RAIL campaigners have missed out on an ambitious £40million bid to restore direct trains from East Lancashire to North Yorkshire.
But officials from SELRAP - Skipton East Lancashire Rail Action Partnership - say they have taken heart from the success of moves to restore the Todmorden Curve section near Burnley.
The reinstatement of 500 yards of track, allowing faster train journeys from Burnley to Manchester, was awarded nearly £9million by the Regional Growth Fund.
Yet SELRAP’s proposals, costing £40million, despite being discussed by ministers, failed to make the cut, under the same funding round.
Jane Wood, campaign spokesman, said: “Our campaign to re-instate the missing link between Skipton and Colne will continue to move forward with some innovative meetings planned with government
ministers, county councillors and the rail industry.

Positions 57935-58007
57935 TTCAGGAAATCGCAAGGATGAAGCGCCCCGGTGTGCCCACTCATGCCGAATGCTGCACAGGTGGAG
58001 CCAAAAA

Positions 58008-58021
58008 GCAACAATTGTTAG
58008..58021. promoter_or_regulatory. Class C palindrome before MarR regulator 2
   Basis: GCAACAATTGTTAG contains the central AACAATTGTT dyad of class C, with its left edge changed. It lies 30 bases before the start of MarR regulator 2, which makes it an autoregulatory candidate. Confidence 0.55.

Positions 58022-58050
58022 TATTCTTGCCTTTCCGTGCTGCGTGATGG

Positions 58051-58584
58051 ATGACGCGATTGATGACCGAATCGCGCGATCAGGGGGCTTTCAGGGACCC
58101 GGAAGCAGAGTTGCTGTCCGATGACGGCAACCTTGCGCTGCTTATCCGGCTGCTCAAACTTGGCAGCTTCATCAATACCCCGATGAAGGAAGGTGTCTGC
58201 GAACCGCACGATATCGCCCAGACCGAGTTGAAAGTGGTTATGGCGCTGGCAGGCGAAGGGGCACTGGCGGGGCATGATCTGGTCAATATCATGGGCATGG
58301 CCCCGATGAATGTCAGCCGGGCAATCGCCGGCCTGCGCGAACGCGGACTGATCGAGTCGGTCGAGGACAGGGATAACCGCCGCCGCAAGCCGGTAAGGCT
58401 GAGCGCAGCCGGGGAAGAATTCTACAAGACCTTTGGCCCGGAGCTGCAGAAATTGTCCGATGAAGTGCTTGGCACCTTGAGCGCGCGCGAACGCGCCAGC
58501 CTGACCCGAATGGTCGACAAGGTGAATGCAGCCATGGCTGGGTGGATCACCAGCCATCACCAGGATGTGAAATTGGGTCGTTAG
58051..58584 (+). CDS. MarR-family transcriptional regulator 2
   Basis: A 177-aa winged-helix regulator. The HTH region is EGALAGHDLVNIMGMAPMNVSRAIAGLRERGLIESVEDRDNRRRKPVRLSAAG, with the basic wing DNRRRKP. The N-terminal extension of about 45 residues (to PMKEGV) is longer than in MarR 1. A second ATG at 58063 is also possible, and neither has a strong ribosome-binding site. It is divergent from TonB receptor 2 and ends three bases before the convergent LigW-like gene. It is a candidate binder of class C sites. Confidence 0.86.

“The valuable information collected for the bid will be of value in this work.”
Their supporters have welcomed the Tod Curve announcement, which will help to regenerate Burnley’s Weavers Triangle.
Campaigners believe their efforts would similarly open up East Lancashire to economic opportunities in Skipton, the Aire Valley and West Yorkshire.
The rail line between Colne and Skipton closed in February 1970 and prompted the closure of Earby and Thornton-in-Craven stations.
Work on the Todmorden Curve could also benefit a separate campaign, by villagers in Cornholme and Portsmouth, near the Burnley-Calderdale border, to provide a new station on the same line.
The halt at Cornholme closed in September 1938 and the Portsmouth station only lasted until July 1958.
The station would also be convenient for passengers in nearby Cliviger and Worsthorne.